A leading tax expert warned this week that Chancellor Gordon Brown could not afford proposed tax breaks to fund ‘millennium bomb’ fixes in next week’s Budget.
Maurice Fitzpatrick, Chantrey Vellacott’s head of economics, said the tax breaks would breach Labour’s election manifesto pledges and that the 1998/1999 public spending contingency fund is ‘already totally exhausted’.
Rumours circulated this week that Brown would announce tax relief on year 2000 IT expenditures, which are said to be outlined in the April edition of Tax Bulletin.
But Fitzpatrick predicted the chancellor, who will put the final touches to his Budget over the weekend, would sidestep the issue on Tuesday because he was tied to his manifesto pledge.
With the recent surge in public spending, Brown could not maintain his three-year spending freeze and tackle the year 2000, he said. ‘The government cannot breach its election manifesto commitment not to increase public spending but it is under pressure to increase spending on key areas such as the NHS, education and health. Brown won’t address the single biggest issue facing the government as a result.’
Billions of pounds have also been spent on bailing out the Channel Rail Link, extra social security spending, compensation to mining victims and tackling the BSE crisis.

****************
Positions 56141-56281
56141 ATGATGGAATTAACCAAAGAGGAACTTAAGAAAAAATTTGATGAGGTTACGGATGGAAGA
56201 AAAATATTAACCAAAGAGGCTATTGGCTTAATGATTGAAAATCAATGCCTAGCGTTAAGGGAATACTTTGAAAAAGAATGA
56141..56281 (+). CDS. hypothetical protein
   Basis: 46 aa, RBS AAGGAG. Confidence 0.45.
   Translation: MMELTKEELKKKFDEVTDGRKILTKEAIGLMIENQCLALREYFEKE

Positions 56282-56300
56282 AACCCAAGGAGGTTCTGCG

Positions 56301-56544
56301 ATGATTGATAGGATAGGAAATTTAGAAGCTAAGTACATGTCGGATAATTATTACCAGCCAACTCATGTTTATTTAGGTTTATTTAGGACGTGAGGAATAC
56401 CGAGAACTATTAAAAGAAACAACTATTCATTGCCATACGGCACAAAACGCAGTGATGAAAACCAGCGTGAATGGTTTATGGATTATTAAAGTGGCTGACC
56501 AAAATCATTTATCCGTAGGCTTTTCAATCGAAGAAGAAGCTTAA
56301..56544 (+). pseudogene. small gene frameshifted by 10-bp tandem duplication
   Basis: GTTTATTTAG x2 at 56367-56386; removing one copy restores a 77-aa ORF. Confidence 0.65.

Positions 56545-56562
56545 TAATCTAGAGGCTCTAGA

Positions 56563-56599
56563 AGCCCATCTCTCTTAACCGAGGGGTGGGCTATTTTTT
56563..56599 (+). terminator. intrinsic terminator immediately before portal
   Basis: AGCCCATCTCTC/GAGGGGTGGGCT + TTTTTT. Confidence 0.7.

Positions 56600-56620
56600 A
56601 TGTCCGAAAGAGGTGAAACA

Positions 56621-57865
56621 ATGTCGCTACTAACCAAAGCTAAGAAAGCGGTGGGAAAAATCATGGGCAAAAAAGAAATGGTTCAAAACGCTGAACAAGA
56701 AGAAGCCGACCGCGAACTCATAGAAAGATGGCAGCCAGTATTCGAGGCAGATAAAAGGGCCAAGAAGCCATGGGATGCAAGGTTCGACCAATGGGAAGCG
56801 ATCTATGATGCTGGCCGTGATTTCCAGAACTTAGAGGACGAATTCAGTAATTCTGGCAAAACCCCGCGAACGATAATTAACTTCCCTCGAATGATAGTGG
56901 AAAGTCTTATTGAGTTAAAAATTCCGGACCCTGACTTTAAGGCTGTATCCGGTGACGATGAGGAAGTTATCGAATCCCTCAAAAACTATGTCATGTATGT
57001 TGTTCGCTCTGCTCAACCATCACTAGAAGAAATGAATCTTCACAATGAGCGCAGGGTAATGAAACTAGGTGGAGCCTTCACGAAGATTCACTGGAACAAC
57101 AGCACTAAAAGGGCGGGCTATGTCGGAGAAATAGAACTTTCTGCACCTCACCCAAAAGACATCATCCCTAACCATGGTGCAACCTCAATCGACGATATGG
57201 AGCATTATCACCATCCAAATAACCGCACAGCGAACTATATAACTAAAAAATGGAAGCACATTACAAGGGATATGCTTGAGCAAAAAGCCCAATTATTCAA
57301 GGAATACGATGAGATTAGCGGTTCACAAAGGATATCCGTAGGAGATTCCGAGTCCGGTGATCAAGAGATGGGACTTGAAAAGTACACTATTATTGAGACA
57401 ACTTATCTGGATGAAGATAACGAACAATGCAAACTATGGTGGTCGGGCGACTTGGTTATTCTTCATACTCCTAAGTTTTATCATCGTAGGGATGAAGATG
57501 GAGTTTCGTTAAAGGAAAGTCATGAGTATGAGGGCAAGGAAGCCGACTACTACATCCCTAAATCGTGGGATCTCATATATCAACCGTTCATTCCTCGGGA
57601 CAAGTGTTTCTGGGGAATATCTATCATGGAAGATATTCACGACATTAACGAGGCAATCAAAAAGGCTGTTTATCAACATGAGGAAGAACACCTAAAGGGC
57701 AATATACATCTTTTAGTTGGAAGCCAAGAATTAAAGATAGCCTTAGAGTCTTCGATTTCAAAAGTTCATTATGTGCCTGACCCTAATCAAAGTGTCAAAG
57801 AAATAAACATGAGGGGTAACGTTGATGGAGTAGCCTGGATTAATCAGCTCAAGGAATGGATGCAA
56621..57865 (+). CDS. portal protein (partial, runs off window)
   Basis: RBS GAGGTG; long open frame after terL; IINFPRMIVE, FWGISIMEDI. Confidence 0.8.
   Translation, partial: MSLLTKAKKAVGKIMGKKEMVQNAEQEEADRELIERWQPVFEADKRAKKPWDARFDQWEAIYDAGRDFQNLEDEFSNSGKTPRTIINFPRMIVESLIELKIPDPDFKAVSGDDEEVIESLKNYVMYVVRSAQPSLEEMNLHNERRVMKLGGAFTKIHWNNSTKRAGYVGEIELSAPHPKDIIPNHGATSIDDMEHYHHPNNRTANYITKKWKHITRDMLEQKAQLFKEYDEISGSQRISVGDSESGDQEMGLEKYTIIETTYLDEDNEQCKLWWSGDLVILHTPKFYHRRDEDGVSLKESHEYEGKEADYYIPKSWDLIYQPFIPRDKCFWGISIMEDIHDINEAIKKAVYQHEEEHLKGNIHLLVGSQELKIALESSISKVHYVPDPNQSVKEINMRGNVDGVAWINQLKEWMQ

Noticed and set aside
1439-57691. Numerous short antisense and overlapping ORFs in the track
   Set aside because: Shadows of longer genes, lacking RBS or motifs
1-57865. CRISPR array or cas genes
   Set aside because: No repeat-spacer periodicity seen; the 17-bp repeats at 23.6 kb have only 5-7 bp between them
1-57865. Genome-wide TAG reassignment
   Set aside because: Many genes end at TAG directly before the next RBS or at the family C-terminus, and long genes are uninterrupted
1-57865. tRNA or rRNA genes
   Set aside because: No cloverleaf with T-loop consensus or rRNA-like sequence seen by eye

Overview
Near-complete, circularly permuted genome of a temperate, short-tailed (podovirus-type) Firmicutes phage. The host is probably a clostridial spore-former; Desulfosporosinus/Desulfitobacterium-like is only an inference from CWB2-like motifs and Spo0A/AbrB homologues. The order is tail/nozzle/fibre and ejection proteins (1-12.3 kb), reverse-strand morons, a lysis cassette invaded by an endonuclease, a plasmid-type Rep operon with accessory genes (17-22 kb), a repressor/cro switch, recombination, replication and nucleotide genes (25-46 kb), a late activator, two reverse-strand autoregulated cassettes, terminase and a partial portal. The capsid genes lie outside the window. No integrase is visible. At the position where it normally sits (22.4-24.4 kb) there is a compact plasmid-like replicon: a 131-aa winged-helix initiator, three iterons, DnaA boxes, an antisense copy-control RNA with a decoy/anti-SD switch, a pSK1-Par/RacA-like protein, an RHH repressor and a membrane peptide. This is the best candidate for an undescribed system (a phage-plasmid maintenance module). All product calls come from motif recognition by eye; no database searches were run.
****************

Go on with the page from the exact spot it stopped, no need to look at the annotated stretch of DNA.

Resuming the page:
Fitzpatrick’s analysis suggests there has been a surge in public spending since the 1997/1998 Budget. But it conflicts with a report issued by CIPFA this week which stated the government was heading for a substantial underspend.
Although the amount allocated to most departments increased, an ‘over-cautious approach’ to spending has created a bulging reserve of z1.4bn, meaning Brown has more room to meet priority needs in his Budget speech.
Geoffrey Hulme, research consultant for the Public Finance Foundation, called the report ‘excessively prudent’.
‘Factors such as a strong pound and a z6bn increase in revenue could give scope to meet priority spending needs,’ he said. ‘But there are good reasons for Brown to be cautious. It is better to err in that direction than to repeat the mistakes of the mid-1980s boom,’ he added.
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